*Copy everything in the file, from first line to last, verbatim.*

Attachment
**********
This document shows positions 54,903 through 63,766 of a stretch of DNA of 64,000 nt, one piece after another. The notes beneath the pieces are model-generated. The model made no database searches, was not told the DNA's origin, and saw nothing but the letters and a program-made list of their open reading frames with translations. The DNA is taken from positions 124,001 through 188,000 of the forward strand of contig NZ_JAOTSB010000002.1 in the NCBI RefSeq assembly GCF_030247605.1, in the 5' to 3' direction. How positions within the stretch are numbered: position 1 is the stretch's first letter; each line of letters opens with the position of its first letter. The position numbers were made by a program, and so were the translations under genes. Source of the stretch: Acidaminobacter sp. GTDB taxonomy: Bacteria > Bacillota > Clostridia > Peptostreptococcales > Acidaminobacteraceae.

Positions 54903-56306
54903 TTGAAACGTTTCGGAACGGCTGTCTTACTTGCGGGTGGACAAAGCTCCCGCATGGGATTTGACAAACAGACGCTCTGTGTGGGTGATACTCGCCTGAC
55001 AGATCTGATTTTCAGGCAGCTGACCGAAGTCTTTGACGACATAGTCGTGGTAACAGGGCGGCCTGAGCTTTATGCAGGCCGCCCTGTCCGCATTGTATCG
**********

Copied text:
This document shows positions 54,903 through 63,766 of a stretch of DNA of 64,000 nt, one piece after another. The notes beneath the pieces are model-generated. The model made no database searches, was not told the DNA's origin, and saw nothing but the letters and a program-made list of their open reading frames with translations. The DNA is taken from positions 124,001 through 188,000 of the forward strand of contig NZ_JAOTSB010000002.1 in the NCBI RefSeq assembly GCF_030247605.1, in the 5' to 3' direction. How positions within the stretch are numbered: position 1 is the stretch's first letter; each line of letters opens with the position of its first letter. The position numbers were made by a program, and so were the translations under genes. Source of the stretch: Acidaminobacter sp. GTDB taxonomy: Bacteria > Bacillota > Clostridia > Peptostreptococcales > Acidaminobacteraceae.

Positions 54903-56306
54903 TTGAAACGTTTCGGAACGGCTGTCTTACTTGCGGGTGGACAAAGCTCCCGCATGGGATTTGACAAACAGACGCTCTGTGTGGGTGATACTCGCCTGAC
55001 AGATCTGATTTTCAGGCAGCTGACCGAAGTCTTTGACGACATAGTCGTGGTAACAGGGCGGCCTGAGCTTTATGCAGGCCGCCCTGTCCGCATTGTATCG